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How to prioritise healthy lifestyle

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‘You are what you eat’ is a very common saying that prioritises the importance of eating good food to stay healthy and fit. Due to the awareness created by nutritionists and health experts, people are changing the way they think about food, becoming more conscious about what goes into their bodies through their mouths. However, as much as this awareness is gathering momentum and people would love to eat healthily, it is an indubitable fact that in the face of economic hardship, many are succumbing to substituting quality for quantity.

An ordinary day in the market would leave a buyer’s mouth agape at the frightening volume of substandard products across the food chain coming under various brand names and claiming to be superior to renowned brands. The infiltration, which has been going on for a long time, is not only limited to food, it extends to pharmaceutical products.

Regulatory agencies like the National Agency for Food and Drug Administration and Control and the Standards Organisation of Nigeria have been leading from the front in curbing the menace of substandard and fake products in the market. They have been doing this in their regulatory roles with a focus on quality, distribution, sales and use of products. They also embark on advocacy campaigns and market storms, which on some occasions led to the apprehension of some producers of these sub-standard or fake products. Sometime in 2021, a sad event happened in Kano where three persons died having consumed an adulterated flavoured drink. Tests conducted by NAFDAC on the adulterated drinks revealed the addition of dangerous chemicals as additives. Further findings by the agency also revealed only two of the five flavoured drinks identified in the unfortunate incident were registered in NAFDAC’s database, the other three were not.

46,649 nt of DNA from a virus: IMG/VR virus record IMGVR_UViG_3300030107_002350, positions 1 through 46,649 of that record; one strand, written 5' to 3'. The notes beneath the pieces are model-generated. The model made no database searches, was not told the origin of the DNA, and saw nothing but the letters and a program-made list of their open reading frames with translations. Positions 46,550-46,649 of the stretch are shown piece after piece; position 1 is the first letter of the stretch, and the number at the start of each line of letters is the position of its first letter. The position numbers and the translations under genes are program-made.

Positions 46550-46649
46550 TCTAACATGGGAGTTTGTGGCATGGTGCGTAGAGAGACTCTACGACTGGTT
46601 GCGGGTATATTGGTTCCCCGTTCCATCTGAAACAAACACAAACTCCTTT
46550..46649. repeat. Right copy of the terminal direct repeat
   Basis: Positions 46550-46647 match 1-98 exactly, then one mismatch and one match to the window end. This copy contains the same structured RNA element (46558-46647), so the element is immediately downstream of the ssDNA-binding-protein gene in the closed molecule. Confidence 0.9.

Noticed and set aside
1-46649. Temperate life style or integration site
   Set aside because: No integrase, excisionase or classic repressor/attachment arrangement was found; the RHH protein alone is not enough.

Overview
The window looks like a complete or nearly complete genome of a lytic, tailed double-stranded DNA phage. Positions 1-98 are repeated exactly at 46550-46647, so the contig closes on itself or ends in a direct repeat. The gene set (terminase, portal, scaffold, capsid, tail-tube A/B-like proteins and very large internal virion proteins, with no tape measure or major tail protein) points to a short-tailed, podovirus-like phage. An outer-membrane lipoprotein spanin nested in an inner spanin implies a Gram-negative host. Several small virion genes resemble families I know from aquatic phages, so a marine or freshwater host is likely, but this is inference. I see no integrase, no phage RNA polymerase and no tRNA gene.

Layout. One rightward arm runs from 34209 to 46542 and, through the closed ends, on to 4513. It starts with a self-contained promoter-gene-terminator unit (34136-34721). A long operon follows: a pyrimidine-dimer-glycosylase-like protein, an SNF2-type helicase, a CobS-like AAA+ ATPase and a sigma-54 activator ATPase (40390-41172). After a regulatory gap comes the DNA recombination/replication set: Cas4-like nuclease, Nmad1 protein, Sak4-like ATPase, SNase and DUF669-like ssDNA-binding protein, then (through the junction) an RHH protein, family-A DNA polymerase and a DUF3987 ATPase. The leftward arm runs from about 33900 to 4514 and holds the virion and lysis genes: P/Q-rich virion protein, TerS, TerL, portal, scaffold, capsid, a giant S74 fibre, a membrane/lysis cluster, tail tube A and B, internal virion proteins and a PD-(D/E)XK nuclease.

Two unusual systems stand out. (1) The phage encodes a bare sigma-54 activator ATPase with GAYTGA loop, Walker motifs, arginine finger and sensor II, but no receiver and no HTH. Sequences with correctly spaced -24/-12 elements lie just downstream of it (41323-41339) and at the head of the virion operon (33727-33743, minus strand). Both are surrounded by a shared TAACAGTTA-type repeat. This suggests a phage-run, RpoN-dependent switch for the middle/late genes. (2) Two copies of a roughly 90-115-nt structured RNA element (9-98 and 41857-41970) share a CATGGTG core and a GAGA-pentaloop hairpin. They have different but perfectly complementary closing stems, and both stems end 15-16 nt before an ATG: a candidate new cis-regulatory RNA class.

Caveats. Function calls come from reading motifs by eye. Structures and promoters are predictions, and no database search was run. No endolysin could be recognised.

In light of these happenings, the average Nigerian needs to pick up where NAFDAC left off by ensuring that the products they are buying have NAFDAC approval. As much as many may desire to buy cheap and in large quantities, remember you may be compromising your health. It is pertinent to verify important details such as the date of production, expiry date, brand name, and NAFDAC approval, among other vital information.

In recent times, Kaduna and some parts of the North have been heavily infiltrated with unbranded and substandard monosodium glutamate, with health experts raising the alarm over the impending health implications. Monosodium glutamate is the sodium salt of glutamic acid, a flavour enhancer that has been used effectively for over a century to bring out the best flavours in food. The food culture of the North, being an age-old tradition of spicy and seasoned delicacies that fill the environment with an inviting aroma, is a match made in palatability for the adoption of monosodium glutamate in their cooking. Little wonder it remains the biggest market for this brand of seasoning.

As delicious as this combination may sound, there is danger in the abuse of the market with unbranded monosodium glutamate by merchants, who are hell-bent on forcing unhealthy foods into the bodies of people. These unbranded monosodium glutamates are sold in the open from uncovered sacks and in measurements to unsuspecting buyers, who have chosen quantity over quality. Unlike leading brands which are packed in sachets, NAFDAC-approved, and sold in healthy sizes, these unbranded types are the opposite. The alarming part is that their manufacturers cannot be traced to check for their authenticity. More worrisome is that they are sold on the cheap, which could be a signifier of their being substandard and unhealthy for human consumption.

As stated earlier, the responsibility does not belong to NAFDAC, SON and other regulatory bodies alone, every Nigerian must look out for themselves and their fellow citizens to avert this looming health hazard. Food vendors should be conscious of the health of their customers by using standard branded products in their cooking, the same goes for households – wives and housekeepers should not play games with the health of their family members. If we all can imbibe the saying, ‘You are what you eat’ whenever we visit the market, we will save many from serious health issues by shouting down the merchants of unbranded monosodium glutamate, the sellers of fake/substandard drugs, the sellers of adulterated flavoured drinks and bottled water, among other items that serve as refreshments.

Olamide Bakare, a public affairs commentator, writes from Lagos

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